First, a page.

By Srila Ramanujam
What can you expect when your body, mind and soul go searching for the “unknown” in what is truly a land far beyond known habitats? The flight to New Delhi, then a connection to Kathmandu, Nepal is usually smooth, enjoyable and, in fact, if you are lucky, it affords an awesome panoramic view of Himalayan snow-covered peaks.
Most tour operators prepare tourists at base camp in Kathmandu and, somehow, when the briefing comes from a Nepalese or a Tibetan, you feel a sense of security, a feeling that you might be in safe hands for the rest of the two-week expedition. And, of course, no one can escape the preparations at base camp for the 14-day ordeal -- repacking all the gear into tough duffel bags and ensuring that one is stocked with gloves, snow coats, good trekking shoes, woolens, first-aid kits and so forth. But really, since the mind is all set to meet with the greatness and vastness of nature, none of these trivial things seem to matter.
For tourists approaching through the Republic of China, an inevitable and momentary time is crossing over from Nepal through the “Friendship” bridge after, of course, completing immigration formalities. Once in Chinese territory, the first thing to do is get your currency exchanged to the local Yuan, especially before going away into the remote mountains. The next absolute essential thing would be to obtain a four-wheel drive vehicle like a Toyota Land Cruiser to ensure a safe journey through the tough terrain. Now all set to take on the spiritually enriching, body-mind challenging expedition, we gradually build on scaling to higher ground.
We stop at Nyalam (12,000 ft) to acclimate. Not to miss the jaw-dropping panoramic views that scroll past as in a movie, replete with steep mountainous cliffs, deep gorges, free-falling waterfalls, pristine flowing water and verdant hills all around. It’s no wonder Nepal almost tops the list when it comes to one of the world’s best places to be for breath-taking mountains and fun-filled adventure sports. The route is graciously dotted with some of the best Tibetan monasteries. So also are the splendors of the wonderfully small villages inhabited by yaks, woolly lambs and huge Tibetan mountain dogs as one crosses over to Chinese territory.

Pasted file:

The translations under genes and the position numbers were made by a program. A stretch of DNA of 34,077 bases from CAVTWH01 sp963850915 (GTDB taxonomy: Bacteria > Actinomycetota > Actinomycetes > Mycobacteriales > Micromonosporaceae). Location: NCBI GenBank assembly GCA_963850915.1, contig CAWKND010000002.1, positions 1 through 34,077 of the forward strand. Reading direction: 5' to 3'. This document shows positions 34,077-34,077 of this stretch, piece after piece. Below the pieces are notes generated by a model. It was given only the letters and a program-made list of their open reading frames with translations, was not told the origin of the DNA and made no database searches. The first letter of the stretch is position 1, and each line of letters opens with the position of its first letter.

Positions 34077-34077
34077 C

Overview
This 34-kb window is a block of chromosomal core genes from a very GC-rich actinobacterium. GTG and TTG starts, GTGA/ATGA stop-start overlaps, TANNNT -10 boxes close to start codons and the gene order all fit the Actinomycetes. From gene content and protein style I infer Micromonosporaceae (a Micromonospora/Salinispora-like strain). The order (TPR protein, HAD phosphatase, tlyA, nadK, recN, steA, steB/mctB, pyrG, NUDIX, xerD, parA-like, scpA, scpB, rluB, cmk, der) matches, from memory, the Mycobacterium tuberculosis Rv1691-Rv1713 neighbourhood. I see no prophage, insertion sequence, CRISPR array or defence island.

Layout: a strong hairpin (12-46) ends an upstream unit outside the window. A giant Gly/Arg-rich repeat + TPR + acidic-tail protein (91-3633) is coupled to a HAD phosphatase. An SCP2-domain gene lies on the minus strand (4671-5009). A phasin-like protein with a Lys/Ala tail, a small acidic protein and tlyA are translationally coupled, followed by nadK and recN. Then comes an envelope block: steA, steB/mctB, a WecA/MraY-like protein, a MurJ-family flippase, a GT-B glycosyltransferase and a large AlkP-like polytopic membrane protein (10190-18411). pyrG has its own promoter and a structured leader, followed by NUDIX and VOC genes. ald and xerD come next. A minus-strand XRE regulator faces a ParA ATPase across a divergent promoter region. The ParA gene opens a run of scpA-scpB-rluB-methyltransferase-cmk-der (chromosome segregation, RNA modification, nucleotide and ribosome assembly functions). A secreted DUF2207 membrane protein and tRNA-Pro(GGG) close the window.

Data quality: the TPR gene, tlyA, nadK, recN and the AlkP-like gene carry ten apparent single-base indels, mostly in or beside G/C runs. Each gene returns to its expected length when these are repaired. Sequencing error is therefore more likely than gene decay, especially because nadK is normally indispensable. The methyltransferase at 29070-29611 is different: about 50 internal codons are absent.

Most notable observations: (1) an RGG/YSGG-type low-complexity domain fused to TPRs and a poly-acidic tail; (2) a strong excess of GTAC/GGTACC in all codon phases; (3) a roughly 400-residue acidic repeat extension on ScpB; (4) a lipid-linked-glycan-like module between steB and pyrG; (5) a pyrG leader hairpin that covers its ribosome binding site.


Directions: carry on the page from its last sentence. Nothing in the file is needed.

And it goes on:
Now at Nyalam and having a day or so to acclimatize, we had to get into thermals, warm headgear, scarves, jackets and the rest. Night temperatures dip so suddenly to subzero accompanied by biting Himalayan winds, and the only possible way to keep warm was to down some hot fluid every now and then. The Sherpa team assumed their roles, and made sure that everyone was taking their diuretics to ward off extreme altitude sickness. It is also essential that you get your exercise and put your stamina to test at this altitude. A whole day’s rigor is recommended. A trek of 3 km or so becomes very challenging at that altitude owing to the paucity of atmospheric oxygen. We had news that a snowstorm was closing in on Nyalam in the next few hours, and the team decided to leave before it hit us. The only way to escape such weather was to move on quickly and change plans even if it was to start the next day as early as 3 AM. When the task ahead is of such gargantuan proportions, the mind leaves its comfort zone and assumes a strangely defined “can-do” approach that seemed even more fun with a group, all set to summit and successfully complete the expedition.